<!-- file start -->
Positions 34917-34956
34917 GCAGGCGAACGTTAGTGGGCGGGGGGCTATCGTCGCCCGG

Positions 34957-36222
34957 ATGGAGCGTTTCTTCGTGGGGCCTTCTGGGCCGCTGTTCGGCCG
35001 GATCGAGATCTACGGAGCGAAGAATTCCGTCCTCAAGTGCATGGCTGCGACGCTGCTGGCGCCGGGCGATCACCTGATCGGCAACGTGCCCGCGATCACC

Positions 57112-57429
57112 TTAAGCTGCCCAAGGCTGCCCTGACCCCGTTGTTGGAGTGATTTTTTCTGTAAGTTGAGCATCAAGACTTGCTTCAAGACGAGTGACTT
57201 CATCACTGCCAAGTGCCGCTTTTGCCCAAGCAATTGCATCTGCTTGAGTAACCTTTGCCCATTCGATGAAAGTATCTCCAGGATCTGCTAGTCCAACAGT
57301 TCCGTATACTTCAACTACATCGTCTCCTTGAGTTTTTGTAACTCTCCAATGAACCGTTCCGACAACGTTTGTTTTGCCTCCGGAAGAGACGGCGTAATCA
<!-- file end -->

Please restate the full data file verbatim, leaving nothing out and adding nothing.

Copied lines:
Positions 34917-34956
34917 GCAGGCGAACGTTAGTGGGCGGGGGGCTATCGTCGCCCGG

Positions 34957-36222
34957 ATGGAGCGTTTCTTCGTGGGGCCTTCTGGGCCGCTGTTCGGCCG
35001 GATCGAGATCTACGGAGCGAAGAATTCCGTCCTCAAGTGCATGGCTGCGACGCTGCTGGCGCCGGGCGATCACCTGATCGGCAACGTGCCCGCGATCACC

Positions 57112-57429
57112 TTAAGCTGCCCAAGGCTGCCCTGACCCCGTTGTTGGAGTGATTTTTTCTGTAAGTTGAGCATCAAGACTTGCTTCAAGACGAGTGACTT
57201 CATCACTGCCAAGTGCCGCTTTTGCCCAAGCAATTGCATCTGCTTGAGTAACCTTTGCCCATTCGATGAAAGTATCTCCAGGATCTGCTAGTCCAACAGT
57301 TCCGTATACTTCAACTACATCGTCTCCTTGAGTTTTTGTAACTCTCCAATGAACCGTTCCGACAACGTTTGTTTTGCCTCCGGAAGAGACGGCGTAATCA